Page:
Using retinol with other excellent skin treatments like AHAs and vitamin C can speed up the skin renewal process, fading hyperpigmentation and wrinkles faster. However, the activation of retinol by skin enzymes is optimal at a higher pH (5.5-6) than the pH for AHAs (3.5). While there isn’t much research on how quickly the pH of skin readjusts itself, waiting an hour or so in between applying the two is a safe bet, or even using one in the morning and one in the evening.
Retinol, much like AHAs, can make the skin more susceptible to sunburn. Wear extra sunscreen when you use retinol so you don’t completely reverse its beneficial effects!
Lastly, keep in mind that you cannot use Retin-A or retinols when pregnant or nursing.
So how would this anti-aging, anti-acne skincare regime look? I suggest cleansing twice daily with a mild cleanser, applying an antioxidant serum in the morning (such as a Vitamin C serum in order to boost the effectiveness of your sunscreen, further prevent the signs of aging, protect your skin from inflammation), and then using a sunscreen with a spf between 30 to 50 (you can also use a separate moisturizer before your sunscreen if you feel your skin needs it). In the evening after cleansing apply a retinol cream followed by a moisturizer. Pretty simple, right?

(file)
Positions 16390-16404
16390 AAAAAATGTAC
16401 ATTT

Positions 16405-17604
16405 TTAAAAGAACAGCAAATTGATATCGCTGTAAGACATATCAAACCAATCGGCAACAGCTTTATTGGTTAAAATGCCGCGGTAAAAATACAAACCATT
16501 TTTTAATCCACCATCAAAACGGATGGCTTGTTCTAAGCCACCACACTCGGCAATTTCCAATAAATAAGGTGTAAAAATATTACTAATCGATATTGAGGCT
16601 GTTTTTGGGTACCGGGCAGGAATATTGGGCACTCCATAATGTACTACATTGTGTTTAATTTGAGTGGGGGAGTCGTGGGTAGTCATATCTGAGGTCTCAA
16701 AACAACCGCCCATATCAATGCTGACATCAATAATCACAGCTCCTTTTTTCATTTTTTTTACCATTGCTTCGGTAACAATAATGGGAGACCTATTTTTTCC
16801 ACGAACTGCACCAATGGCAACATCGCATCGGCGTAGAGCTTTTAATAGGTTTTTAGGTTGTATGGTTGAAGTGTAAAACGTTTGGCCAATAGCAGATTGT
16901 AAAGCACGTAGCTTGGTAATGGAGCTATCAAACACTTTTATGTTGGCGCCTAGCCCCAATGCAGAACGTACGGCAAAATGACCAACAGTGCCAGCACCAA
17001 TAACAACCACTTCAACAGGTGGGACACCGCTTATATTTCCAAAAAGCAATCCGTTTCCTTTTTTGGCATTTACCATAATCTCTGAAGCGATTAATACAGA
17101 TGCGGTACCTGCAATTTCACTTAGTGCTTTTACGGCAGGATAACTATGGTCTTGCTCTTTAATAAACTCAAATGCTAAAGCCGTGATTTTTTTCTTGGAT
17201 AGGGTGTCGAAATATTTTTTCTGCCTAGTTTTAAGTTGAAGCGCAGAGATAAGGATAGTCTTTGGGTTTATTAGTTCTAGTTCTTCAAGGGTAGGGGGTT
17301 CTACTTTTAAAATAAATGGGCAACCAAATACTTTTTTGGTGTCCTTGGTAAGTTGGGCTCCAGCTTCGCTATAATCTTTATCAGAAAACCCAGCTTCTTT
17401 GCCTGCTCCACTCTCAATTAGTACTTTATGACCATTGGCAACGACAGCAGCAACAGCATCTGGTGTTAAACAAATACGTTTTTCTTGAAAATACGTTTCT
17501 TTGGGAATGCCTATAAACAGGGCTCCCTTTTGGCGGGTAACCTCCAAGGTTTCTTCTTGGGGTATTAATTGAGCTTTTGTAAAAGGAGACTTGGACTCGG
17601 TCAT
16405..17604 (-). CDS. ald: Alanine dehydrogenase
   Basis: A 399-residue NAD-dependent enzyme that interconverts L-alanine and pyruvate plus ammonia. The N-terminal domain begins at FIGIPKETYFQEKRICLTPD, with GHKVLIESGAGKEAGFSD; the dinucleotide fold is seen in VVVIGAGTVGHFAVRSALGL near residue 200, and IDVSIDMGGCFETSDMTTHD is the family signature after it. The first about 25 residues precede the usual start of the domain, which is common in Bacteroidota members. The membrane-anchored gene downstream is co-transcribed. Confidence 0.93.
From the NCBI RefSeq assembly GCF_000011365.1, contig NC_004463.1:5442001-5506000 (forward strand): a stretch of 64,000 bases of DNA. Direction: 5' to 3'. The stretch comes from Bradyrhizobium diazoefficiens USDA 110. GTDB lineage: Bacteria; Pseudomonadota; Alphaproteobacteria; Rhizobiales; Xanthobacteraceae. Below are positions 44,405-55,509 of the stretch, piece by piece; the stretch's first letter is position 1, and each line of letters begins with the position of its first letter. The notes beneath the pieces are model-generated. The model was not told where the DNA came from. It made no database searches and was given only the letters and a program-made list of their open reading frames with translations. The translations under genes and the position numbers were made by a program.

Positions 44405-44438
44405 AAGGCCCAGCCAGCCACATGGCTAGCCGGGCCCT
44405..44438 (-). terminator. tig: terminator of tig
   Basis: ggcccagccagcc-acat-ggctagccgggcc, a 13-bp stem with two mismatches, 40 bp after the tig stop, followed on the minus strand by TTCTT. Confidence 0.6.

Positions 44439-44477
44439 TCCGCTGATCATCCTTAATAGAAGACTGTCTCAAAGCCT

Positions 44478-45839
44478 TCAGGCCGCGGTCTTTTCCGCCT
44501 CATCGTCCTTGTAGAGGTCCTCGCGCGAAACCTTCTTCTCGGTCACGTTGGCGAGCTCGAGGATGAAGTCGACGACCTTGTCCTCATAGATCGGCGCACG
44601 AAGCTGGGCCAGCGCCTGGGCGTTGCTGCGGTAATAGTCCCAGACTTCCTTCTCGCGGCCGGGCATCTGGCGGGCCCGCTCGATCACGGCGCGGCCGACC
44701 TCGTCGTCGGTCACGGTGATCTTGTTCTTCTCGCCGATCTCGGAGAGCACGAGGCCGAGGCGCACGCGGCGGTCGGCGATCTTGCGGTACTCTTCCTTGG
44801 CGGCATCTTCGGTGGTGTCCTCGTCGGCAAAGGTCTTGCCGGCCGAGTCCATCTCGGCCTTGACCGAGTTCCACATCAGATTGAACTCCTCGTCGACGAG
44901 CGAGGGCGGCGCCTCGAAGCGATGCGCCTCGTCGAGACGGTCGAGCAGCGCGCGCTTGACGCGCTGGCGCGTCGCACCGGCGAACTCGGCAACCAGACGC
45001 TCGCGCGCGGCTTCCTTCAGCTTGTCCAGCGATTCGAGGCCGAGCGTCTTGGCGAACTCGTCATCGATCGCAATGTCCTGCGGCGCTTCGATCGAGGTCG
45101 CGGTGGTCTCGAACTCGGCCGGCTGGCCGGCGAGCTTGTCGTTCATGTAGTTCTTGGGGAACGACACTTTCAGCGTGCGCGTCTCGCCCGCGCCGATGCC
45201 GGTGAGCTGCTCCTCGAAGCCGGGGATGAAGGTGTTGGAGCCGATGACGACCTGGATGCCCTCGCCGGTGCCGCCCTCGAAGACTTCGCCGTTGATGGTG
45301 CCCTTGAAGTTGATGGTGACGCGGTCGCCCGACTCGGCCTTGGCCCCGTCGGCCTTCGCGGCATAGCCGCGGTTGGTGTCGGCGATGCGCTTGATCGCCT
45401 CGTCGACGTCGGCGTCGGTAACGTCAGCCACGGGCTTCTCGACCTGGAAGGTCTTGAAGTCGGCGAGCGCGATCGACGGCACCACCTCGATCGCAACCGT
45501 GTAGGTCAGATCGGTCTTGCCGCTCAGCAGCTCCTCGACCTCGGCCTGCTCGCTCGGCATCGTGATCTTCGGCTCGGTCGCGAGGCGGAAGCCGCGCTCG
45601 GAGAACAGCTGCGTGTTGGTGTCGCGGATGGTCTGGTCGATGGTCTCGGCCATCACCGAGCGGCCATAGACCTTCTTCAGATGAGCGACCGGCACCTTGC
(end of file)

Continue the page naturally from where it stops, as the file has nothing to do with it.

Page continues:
- While I am not familiar with all the recommended products in this article I like the approach of this skincare regime since the recommended products are not too harsh. Remember there is no need to buy just anti-acne products if you only experience an occasional breakout.